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From the loneliness of Denali to the bustle of Talkeetna

Historic Fairview Inn in Talkeetna was a welcome sign for a pair of climbers after weeks of snow and oxygen deprivation on Denali. (Marc Lester / ADN archive)


TALKEETNA — Two weeks passed in a blur of snow, insomnia and oxygen deprivation on ice-bound Denali. Eventually, the monotony of movement numbed all thought; our bodies shrank into nothing but focused breathing, our minds into tight fists.

My Swiss-born climbing buddy, Laurent Dick, and I lived like ticks in dog fur, entrenched in the mountain's flanks and its glaciers' skin, not for nourishment but protection. At 16,200 feet, Laurent showed signs of altitude sickness, and we had to descend again.

We sat two days, stormbound in our tent, which whopped like a helicopter, so loud there were times we couldn't talk. Running out of reading material, we studied the prescription drug pamphlets in our first-aid kit.

I suffered an abscessed tooth, flushed to the gills with painkillers and antibiotics from the rangers' med tent. Luckily, the doc on duty at the 14,200-foot camp had served as a dentist on Himalayan expeditions. We finally summited, owing our success to stubbornness, extra fuel and food rather than good sense. This was in 1995, when less than half of 1,200 climbers who tried to summit succeeded. Last year, 60 percent of a similar crowd stood at the top, grateful perhaps for more clement weather.

Finally, a hint of sun

Back on Kahiltna Glacier where we'd started, waiting for our plane ride to Talkeetna, foul weather was upon us once again. Steeped in fog thick enough to spoon, the Denali base camp brought to mind an underworld populated by shadows. Half-buried tents clustered together as if seeking company and the maze of trails and embankments looked unfamiliar in the white expanse. Fluff fell from the bellies of clouds.

Rope teams were abandoning the mountain, eager to head out for the solstice bash at Talkeetna's historic Fairview Inn. But in this weather, not even Alaska bush pilots dared to fly. Glued to camp manager Annie Duquette's radio, we waited for updates. We visited, we bragged, we compared gear, exchanged addresses and dug up and shared supplies the marauding ravens had overlooked.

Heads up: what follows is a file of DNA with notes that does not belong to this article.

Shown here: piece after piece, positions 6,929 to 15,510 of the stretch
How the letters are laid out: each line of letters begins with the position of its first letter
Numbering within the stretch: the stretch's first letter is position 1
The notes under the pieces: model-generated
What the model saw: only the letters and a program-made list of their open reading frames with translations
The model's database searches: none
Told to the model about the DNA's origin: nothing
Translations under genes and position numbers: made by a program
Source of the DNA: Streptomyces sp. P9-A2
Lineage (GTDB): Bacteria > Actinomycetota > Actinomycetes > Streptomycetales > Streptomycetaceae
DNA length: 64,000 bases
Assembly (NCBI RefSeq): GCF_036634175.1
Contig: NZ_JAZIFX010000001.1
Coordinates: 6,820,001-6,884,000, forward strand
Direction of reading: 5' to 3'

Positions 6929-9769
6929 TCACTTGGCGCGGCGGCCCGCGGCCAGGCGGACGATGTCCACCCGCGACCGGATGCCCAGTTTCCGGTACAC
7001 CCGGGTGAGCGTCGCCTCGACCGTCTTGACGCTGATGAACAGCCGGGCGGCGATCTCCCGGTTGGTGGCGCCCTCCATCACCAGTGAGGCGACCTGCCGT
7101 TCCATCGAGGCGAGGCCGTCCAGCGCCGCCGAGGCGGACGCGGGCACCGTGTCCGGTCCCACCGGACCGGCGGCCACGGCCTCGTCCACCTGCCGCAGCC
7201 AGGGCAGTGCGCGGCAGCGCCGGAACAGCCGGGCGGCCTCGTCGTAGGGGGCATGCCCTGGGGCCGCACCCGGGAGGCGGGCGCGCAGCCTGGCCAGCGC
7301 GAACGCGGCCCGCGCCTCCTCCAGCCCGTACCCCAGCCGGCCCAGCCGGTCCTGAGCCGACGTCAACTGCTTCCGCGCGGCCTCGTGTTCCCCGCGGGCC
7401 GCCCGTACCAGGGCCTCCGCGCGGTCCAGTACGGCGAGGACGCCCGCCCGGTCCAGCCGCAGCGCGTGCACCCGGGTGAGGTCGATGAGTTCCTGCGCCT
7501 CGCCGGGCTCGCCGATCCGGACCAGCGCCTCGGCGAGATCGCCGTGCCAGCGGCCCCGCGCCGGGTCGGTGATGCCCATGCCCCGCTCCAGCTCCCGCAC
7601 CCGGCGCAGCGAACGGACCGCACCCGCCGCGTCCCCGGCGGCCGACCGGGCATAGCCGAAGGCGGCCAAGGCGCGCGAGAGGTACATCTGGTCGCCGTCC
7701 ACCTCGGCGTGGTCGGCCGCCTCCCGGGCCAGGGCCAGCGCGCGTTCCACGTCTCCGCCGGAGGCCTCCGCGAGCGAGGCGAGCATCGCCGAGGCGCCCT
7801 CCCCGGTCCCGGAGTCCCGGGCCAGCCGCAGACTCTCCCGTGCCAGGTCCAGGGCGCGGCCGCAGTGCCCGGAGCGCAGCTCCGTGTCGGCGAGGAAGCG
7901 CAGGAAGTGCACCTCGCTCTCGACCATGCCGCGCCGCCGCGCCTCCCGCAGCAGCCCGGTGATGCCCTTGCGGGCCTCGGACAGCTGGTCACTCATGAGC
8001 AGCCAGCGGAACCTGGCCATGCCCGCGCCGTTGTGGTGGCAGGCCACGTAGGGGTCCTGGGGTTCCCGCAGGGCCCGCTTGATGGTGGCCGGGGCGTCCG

Halfway through the morning, a pale sun elbowed its way in, and baby-blue gaps showed in the scrim. Almost immediately, planes started buzzing in. The ensuing commotion probably resembled the rush to lifeboats aboard the Titanic. Climbers scurried about, shuttling gear to the runway, even though 3 feet of fresh snow cushioned the ground where a runway used to be. More seasoned mountaineers assisted the pilots by stomping out a landing strip with snowshoes and skis in a klutzy square dance.

Some planes briefly touched down in mock landings to compress the snow. One unfortunate soul veered into drifts, where his Cessna bogged down. Another flipped, but the pilot was lucky enough to crawl from the wreck unharmed. (With the help of a steel cable, a chopper later airlifted the mess back to town.) A few of us pushed stuck planes by their wing struts, blasted with whiteout from the engines, needled by propeller-whipped snow.

After repeated sorties to the glacier and shuttles to town, our bird dropped from the sky once again. We boarded in a hurry. A last peek through the Cessna's scratched Plexiglas panes showed the focus of our desire falling away. From up high, base camp looked abstract and lifeless, a diorama already fading into a memory.

At the Talkeetna airfield, Laurent and I gulped down balmy air, staring in disbelief at a world that wallowed in tender greens around the parked Cessna.

Big crowd at the Fairview

After stuffing our faces with real food — pizza and salad at the McKinley Deli — we ambled to the bunkhouse for a shower. A glance at the scratched-metal mirror convinced me that I'd lost 10 years and about 20 pounds on the mountain. We relished water hot enough to raise welts before charging the historic Fairview Inn like polar explorers would have a mirage. But wonder of wonders, this haven did not dissolve. I opened a hefty door to find the place packed, though it was only 4 in the afternoon. For a minute, I just stood immersed in cigarette smoke and warm humanity, flabbergasted by the den atmosphere.

The current of voices, the clinking of bottles and glasses overlaid with women's laughter, the bellowing of climbers glad to be alive, belied the mountain's composure. Climbers outnumbered the locals, both working hard on hydration. You could tell who was outbound from who'd just returned. The latter looked burnt, raw, reduced. I tried to read failure or success in the lined faces. Regardless of outcome, Denali had honed edges in everyone, edges that cut into new and lasting truths.

The rounds kept coming, and I didn't know who was buying. By the time dusk — or what passes for it on summer solstice in these latitudes — dimmed the windows, our waitresses had kicked off their shoes and no longer ran tabs.

As the home planet wobbled precariously on its axis, spinning, and racing back toward winter, I became nauseous. Before I left I caught sight of Laurent atop the bar. Weaving like a bamboo wand in a gale, he was planting a miniature Swiss flag on the summit of an oil painting of Denali, and having a tough time with it. But 'til dawn at least, for him and others there, wild abandon would cloak the hardships endured on that mountain.

Michael Engelhard is the author of the essay collection, "American Wild: Explorations from the Grand Canyon to the Arctic Ocean," and of "Ice Bear: The Cultural History of an Arctic Icon." He lives in Fairbanks, Alaska, and works as a wilderness guide in the Arctic.

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